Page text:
Tuesday, September 24, 2013

The Myth of My Amazingness...

There's something that I have been wanting to talk about.  Needing to talk about.  And I decided that today - with my head foggy from a cold that Brian and I have been sharing - is the best day.  Okay, maybe it's not the BEST day - this may come off as incoherent and nonsensical.  Work with me, okay?

I am just a Mom.

Special needs Moms (and Dads!) are often put up on a pedestal.  We get "God only gives special kids to special people" and "You're a saint" and many more very sweet platitudes that, frankly, just aren't true a lot of the time.  I've read horrible stories about special kids who were given to simply horrible people that abuse and neglect them.  And I've seen news stories about special needs kids whose parents are, shall we say, less than "saintly."  So I always took those compliments with a grain of salt and told people, "If this was your child, you'd treat him just as you treat your other children.  It's just something that becomes normal in your family!  You do what you have to do to help your child."

But lately - since Gavin died and while my readership has grown - it's gone into overdrive.  Everything I post... every photo I share... brings out the excessive compliments.  I'm amazing.  I'm so wonderful. I'm so fashionable and have movie star looks.  Okay, no one said that.

It's making me uncomfortable.

I really, really don't want you to put me on any kind of pedestal or feel like I am any different than you. Because truly, I'm not.

On my Chasing Rainbows Facebook page, I've been sharing photos of Gavin from the last five and a half years.  It's a slow process - I'm only on year two!!   I've also been sharing things that we've used to help him... that we created to help him... that he used in therapy, etc.  If I let it, the comments could easily explode my ego.  But I know something that many of you don't.

From the day we brought Brian home from the hospital - when Gavin was 15 months old - we have had help at the house.  We had an aide for Gavin Monday through Friday for the whole day.  This allowed both boys to get attention... allowed me to feed a baby and know that Gavin was getting fed at the same time.  It made it easier to take lots of photos and capture every moment.  Most Moms don't have that and I know that we were very, very fortunate.  There were times that I felt sad - even ashamed - that we had helpers.  When I would wake up with severe stiffness from my Rheumatoid Arthritis and had to rely on these wonderful women to help me with the boys - it sucked.  But having someone here all the time also meant that they really got to know the intricacies of Gavin's care and feeding and therapy schedule. You can't just hire any babysitter when you have a special needs child.  They would need a couple weeks just for "Gavin orientation."  We were so, so lucky - and we know it.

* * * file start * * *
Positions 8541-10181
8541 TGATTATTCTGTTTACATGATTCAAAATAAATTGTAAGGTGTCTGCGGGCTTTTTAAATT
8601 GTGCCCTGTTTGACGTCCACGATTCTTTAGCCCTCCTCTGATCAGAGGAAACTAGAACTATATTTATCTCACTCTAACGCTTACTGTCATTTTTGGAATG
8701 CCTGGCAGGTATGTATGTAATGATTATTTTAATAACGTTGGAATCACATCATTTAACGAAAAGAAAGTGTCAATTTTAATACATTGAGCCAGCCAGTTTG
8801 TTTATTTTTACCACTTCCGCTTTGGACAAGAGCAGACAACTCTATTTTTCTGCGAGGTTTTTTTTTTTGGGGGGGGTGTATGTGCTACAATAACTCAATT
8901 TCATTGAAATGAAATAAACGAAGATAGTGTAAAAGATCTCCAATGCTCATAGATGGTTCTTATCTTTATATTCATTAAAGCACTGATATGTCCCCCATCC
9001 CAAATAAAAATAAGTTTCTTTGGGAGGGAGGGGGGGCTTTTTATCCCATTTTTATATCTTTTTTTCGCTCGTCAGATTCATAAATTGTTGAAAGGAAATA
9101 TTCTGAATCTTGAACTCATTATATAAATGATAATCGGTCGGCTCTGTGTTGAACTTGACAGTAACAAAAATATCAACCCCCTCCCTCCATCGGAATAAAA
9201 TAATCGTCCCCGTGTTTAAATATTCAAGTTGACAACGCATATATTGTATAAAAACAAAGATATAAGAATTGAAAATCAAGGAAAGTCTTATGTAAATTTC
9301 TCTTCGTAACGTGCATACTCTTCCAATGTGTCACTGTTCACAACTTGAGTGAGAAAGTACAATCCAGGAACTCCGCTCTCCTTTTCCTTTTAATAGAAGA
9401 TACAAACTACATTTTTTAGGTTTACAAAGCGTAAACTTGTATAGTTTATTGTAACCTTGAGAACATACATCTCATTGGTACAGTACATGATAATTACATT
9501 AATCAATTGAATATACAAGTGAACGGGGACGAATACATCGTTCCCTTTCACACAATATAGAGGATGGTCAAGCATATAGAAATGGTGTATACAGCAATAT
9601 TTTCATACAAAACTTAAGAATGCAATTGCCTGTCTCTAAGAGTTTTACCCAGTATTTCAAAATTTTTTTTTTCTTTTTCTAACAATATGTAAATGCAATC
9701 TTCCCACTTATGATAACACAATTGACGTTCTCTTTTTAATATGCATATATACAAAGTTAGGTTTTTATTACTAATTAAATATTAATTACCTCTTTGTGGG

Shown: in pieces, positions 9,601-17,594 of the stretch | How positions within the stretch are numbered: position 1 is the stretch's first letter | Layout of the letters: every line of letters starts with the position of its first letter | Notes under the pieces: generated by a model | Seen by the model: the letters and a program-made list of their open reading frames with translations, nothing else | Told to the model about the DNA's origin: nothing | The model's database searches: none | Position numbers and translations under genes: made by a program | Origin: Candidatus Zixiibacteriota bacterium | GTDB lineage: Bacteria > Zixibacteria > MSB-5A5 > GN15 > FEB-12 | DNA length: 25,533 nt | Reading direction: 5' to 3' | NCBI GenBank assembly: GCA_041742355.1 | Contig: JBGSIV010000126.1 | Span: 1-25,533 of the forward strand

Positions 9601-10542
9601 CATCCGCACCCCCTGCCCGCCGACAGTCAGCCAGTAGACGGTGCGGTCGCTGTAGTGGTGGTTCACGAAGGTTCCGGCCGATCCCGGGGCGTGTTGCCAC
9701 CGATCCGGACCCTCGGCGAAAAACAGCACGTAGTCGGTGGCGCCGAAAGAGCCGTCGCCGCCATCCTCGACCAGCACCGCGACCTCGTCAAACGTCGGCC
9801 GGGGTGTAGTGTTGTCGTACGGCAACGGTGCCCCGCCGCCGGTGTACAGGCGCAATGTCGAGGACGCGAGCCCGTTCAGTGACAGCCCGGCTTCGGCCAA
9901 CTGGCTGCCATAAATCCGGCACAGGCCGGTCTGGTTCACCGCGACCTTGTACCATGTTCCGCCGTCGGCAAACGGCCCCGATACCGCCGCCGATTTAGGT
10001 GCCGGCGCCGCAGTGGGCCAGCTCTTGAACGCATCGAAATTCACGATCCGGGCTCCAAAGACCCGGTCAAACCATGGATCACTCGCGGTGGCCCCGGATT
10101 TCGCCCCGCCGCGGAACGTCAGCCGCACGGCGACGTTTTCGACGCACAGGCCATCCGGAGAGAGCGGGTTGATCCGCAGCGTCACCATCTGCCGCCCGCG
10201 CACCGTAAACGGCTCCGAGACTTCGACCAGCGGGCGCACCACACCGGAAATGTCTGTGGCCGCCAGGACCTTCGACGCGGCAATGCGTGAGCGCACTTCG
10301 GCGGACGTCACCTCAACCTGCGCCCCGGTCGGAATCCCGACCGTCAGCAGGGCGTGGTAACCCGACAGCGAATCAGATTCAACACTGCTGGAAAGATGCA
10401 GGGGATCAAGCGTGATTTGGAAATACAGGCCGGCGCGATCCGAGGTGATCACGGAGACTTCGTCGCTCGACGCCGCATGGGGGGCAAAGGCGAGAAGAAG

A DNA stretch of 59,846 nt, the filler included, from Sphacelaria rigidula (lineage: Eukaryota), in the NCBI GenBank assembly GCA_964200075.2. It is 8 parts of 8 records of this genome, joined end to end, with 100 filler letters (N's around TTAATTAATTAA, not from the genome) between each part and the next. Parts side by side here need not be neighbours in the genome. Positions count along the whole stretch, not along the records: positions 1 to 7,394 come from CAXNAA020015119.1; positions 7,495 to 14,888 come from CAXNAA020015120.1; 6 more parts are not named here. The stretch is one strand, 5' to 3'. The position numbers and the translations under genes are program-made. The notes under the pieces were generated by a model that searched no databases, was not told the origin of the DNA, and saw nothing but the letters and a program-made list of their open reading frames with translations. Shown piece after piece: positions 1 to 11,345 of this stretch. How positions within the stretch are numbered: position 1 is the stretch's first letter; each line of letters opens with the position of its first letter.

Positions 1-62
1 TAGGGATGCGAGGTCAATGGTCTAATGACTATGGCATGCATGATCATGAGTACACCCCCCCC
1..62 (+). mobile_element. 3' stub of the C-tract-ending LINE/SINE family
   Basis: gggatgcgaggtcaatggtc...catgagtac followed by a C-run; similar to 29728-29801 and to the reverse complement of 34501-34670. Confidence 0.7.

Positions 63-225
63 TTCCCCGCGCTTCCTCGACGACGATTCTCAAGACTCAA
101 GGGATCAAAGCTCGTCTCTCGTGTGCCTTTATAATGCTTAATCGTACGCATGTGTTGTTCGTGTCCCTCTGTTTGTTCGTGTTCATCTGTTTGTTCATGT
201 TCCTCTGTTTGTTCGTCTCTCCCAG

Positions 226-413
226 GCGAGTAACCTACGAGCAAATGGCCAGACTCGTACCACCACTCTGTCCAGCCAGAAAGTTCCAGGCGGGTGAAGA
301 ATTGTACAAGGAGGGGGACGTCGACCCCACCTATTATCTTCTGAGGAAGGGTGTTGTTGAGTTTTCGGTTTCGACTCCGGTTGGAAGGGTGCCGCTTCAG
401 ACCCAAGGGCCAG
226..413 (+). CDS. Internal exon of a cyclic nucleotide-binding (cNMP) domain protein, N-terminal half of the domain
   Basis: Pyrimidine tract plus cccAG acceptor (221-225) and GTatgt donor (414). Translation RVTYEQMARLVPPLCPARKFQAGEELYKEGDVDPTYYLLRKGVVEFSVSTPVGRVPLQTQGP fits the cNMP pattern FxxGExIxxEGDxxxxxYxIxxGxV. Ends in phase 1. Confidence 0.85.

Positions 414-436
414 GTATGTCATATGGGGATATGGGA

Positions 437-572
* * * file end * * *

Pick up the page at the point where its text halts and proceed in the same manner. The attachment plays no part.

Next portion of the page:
From the day we brought Gavin home from the hospital - the second time, when he was about five months - I've had a therapist in the house nearly every single day.  Know what that means?  I learned a lot.  I got a lot of great ideas.  They showed me ways to help Gavin... and showed our helper how to help him.  Many Moms don't have that and I know that we were very, very fortunate.  I've had a few original ideas over the years - clever way to help Gavin.  But really, many of the things we did were ideas from a therapist, a teacher, another special needs parent.